The Patriots will take Bennett, who appears to be finally healthy after grinding through the regular season hampered by an ankle injury, one-on-one against any of these guys. Likewise, while the Texans linebackers have been respectable in coverage, either White or Lewis one-on-one against them split out wide is a match up that should favor the Patriots. If the Patriots receivers struggle early against the Texans strong trio of corners, look for them to attack the mismatches they can create elsewhere through their backs and tight ends.
Special teams were a big factor when these teams met back in Week 3, as the Patriots forced two fumbles from Houston returners to turn what was still a close game into a blowout. That game wasn't particularly representative of the Texans season on special teams, where they've generally been decent. Rookie Tyler Ervin was responsible for one of those fumbles back in Week 3, but he's settled in to have a solid first season as Houston's primary return specialist. Ervin was particularly good on punts, averaging a solid 9.7 yards per return. Will Fuller also occasionally saw time back as a punt returner, where he had the team's lone return touchdown back in Week 4.
The Texans were less adept at covering kicks and punts. They allowed a touchdown in each category and gave up good yards in both category, including a less-than-ideal 9.9 yards per punt return. Opponents started their average drive against the Texans at the 29 yard line; only seven teams handed their opponents better field position on a drive-to-drive basis. With the always dangerous Edelman likely to handle punt return duties this playoffs, there could be an opportunity for a big play against former Patriots standout and current Texans assistant Larry Izzo's coverage units.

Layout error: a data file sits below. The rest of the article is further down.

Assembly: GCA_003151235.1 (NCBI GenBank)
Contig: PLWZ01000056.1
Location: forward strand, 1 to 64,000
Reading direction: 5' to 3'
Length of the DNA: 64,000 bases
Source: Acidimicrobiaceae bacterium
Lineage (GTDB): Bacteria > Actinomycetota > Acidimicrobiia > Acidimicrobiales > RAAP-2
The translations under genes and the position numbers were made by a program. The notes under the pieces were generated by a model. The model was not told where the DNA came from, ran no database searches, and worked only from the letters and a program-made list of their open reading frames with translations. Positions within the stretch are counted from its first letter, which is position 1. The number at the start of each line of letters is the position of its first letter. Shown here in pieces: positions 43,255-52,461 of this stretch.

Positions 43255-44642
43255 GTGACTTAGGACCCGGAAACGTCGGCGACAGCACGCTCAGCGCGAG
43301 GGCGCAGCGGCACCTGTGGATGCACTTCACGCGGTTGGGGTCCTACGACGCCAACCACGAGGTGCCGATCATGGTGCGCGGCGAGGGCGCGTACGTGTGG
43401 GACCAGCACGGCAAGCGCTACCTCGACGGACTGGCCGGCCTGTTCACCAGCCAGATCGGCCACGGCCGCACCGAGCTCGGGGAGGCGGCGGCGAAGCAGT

Things were a bit better for the Texans in the kicking game. Seemingly ageless punter Shane Lechler had yet another reliable season, averaging 47.5 yards per punt. Meanwhile, placekicker Nick Novak was pretty good by the low standards NFL kickers set this season, making every field goal within 40 yards and remaining fairly accurate from 50 yards in. His three missed extra points did put a bit of a blemish on an otherwise solid season.